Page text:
08 November 2022 at 16:33 UTC
Updated: 25 November 2022 at 10:37 UTC
Rapid remedy follows reawakening of long-dormant bug threat
The flawed behavior was seemingly first flagged as potentially in need of remedy in 2016. But it was only with the recent discovery of an authentication bypass in Passport-SAML, the SAML 2.0 authentication provider for Node.js library Passport, that XMLDOM maintainers tackled the root cause of the problem.
“Xmldom parses XML that is not well-formed because it contains multiple top level elements, and adds all root nodes to the childNodes collection of the Document, without reporting any error or throwing,” an XMLDOM advisory published on November 1 explained.
Breaking the assumption
“This breaks the assumption that there is only a single root node in the tree,” it continues, and poses “a potential issue for dependents”.
The bug was assigned CVE-2022-39353 and a severity rating of CVSS 9.4 by GitHub CVE Numbering Authority, later uprated in severity to CVSS 9.8 by the NIST National Vulnerability Database.
XMLDOM is widely used, with NPM detecting 2.8 million weekly downloads (albeit caveats apply regarding the accuracy of download counts).
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Kurt Boberg, a maintainer on the project, told The Daily Swig: “Any security-critical workflow that accepts partial signatures on XML and reads a child node is likely affected by this issue.
“The core problem is that you can supply two XML documents to a request (one valid, one forged) and as long as the validator accepts the legitimate one, a property read via xmldom can potentially read a node value out of the forged document.”
Passport-SAML, which has 167,000 weekly NPM downloads, mishandled cryptographic signature verification because of the XMLDOM flaw. Tracked as CVE-2022-39299, the high severity Passport-SAML issue potentially enabled an attacker “to bypass SAML authentication on a website using passport-saml,” The CVE description said.
“A successful attack requires that the attacker is in possession of an arbitrary IDP signed XML element. Depending on the IDP used, fully unauthenticated attacks (e.g without access to a valid user) might also be feasible if generation of a signed message can be triggered.”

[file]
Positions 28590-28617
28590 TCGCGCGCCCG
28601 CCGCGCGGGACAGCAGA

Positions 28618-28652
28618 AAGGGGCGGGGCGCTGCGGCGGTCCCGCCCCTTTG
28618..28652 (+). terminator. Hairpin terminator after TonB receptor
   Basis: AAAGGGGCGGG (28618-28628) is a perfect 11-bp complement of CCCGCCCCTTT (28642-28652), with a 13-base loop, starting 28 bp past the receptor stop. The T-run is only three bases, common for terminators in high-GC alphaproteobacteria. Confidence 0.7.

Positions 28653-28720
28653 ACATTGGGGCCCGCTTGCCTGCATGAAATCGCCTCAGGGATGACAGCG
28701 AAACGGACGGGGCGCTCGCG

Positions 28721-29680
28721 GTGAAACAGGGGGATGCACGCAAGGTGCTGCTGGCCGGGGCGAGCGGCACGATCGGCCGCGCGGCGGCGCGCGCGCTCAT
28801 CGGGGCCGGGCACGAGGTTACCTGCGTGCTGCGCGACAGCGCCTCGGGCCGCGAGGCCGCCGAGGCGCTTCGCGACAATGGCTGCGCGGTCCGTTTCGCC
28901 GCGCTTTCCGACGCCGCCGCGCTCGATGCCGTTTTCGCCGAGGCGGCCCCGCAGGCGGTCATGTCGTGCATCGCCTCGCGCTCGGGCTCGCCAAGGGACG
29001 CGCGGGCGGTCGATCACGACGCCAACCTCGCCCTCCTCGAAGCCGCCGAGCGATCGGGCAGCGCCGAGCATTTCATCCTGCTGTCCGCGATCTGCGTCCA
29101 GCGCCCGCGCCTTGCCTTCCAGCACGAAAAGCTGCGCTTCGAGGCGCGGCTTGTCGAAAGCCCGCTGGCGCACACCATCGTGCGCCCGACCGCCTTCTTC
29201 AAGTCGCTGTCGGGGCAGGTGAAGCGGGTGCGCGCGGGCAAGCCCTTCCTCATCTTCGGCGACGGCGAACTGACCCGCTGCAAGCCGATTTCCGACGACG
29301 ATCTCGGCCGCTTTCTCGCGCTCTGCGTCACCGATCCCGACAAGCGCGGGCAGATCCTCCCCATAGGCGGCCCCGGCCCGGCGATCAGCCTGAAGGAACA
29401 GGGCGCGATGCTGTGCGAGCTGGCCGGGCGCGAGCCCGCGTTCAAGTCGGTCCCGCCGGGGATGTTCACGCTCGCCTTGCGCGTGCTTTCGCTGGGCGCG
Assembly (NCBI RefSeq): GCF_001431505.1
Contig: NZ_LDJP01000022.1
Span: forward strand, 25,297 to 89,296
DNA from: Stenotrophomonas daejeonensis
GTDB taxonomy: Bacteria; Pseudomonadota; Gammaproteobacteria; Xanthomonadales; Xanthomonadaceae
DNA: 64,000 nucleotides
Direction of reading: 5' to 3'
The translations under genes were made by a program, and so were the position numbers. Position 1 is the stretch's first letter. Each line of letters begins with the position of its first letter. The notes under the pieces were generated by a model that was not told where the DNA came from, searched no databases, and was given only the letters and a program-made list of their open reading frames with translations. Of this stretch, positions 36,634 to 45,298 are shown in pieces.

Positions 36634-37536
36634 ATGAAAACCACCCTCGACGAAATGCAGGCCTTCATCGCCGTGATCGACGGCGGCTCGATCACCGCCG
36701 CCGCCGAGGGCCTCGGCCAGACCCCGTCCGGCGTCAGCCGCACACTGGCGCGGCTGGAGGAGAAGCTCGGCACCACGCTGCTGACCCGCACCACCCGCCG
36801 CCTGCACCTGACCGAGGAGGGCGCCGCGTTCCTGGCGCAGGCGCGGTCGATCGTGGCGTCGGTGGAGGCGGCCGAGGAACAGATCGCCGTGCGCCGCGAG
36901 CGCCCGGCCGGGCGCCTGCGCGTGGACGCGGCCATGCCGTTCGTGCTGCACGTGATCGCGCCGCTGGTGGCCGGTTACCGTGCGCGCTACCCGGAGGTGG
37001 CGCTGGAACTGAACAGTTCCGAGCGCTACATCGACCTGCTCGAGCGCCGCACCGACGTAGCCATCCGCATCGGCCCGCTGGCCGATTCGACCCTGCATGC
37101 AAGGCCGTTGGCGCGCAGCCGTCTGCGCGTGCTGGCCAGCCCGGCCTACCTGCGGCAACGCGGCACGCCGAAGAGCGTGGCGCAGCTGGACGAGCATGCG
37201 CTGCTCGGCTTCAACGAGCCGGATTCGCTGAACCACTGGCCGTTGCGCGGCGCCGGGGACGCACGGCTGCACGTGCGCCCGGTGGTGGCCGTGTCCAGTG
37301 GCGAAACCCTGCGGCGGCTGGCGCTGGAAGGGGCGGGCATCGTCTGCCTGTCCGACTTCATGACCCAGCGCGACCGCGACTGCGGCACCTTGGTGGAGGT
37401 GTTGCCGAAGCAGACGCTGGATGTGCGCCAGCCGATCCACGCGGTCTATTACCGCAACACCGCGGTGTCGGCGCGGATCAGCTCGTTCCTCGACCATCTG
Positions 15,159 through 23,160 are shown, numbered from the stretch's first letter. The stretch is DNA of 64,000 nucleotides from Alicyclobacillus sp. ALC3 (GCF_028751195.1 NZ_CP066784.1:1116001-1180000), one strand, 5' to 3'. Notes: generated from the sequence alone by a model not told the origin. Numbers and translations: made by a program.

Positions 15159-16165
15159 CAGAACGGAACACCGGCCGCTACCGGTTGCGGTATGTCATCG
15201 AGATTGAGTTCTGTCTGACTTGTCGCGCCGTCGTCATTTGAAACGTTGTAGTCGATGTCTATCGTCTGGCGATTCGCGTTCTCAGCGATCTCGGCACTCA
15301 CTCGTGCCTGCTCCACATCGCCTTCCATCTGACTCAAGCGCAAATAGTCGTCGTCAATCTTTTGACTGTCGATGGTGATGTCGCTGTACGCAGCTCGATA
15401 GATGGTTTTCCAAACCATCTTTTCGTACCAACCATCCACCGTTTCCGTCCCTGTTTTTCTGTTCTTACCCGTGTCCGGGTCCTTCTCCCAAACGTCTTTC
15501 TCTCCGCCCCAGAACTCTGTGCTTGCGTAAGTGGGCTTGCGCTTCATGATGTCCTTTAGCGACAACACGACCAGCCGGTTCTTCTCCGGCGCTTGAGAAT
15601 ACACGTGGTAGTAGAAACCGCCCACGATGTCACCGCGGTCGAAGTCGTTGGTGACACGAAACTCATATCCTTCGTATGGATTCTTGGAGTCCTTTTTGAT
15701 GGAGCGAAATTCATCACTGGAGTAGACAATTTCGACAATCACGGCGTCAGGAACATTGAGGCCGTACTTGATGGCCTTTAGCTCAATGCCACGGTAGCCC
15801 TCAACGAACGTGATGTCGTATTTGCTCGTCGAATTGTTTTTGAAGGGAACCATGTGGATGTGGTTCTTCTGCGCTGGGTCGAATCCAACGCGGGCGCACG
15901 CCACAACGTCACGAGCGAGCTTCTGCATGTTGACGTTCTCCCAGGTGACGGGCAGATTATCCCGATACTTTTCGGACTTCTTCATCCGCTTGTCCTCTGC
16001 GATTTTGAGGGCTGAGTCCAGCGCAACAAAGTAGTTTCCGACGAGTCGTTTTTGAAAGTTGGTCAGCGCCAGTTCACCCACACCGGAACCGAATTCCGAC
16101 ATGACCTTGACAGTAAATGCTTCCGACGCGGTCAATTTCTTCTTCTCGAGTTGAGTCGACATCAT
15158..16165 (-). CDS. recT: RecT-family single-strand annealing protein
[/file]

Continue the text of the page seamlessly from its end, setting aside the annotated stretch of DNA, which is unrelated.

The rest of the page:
The bug, assigned a severity score of CVSS 8.1, was patched on October 11.
‘Worst possible outcome’
Asked what other damage an attacker might potentially cause downstream of the XMLDOM bug, Boberg said it “really depends on the expectations around the XML parsing. The aforementioned SAML issue is pretty much the worst possible outcome.
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“It really hinges on the parsing application making a security decision based on XML input from the user that it expects to be signed. It’s like stapling an additional page to a notarized document, and passing it through a verification process that only checks if the first page is notarized.”
He added: “The downstream impact depends entirely on what the legitimate document would let you do.”
Path to a patch
The related GitHub bug thread began in 2016, when an XMLDOM maintainer said the issue “appears to me to be a violation of the W3C DOM Level 2 Core Specification”.
Speculating that the flaw “might be a ‘false-positive’ bug”, he suggested “there is some utility in being able to parse multiple documents in a single stream, if the API can be re-tooled just a bit”. He also described doing so “silently without issuing even so much as a warning to consumers” as “odd”.
The thread then remained dormant until the emergence of the Passport-SAML vulnerability and its root cause quickly became apparent, prompting the rapid deployment of patches within @xmldom/xmldom NPM versions 0.7.7, 0.8.4, and 0.9.0-beta.4, together with mitigations, fix details, and advice to developers to align with the specs to avoid code breakage.
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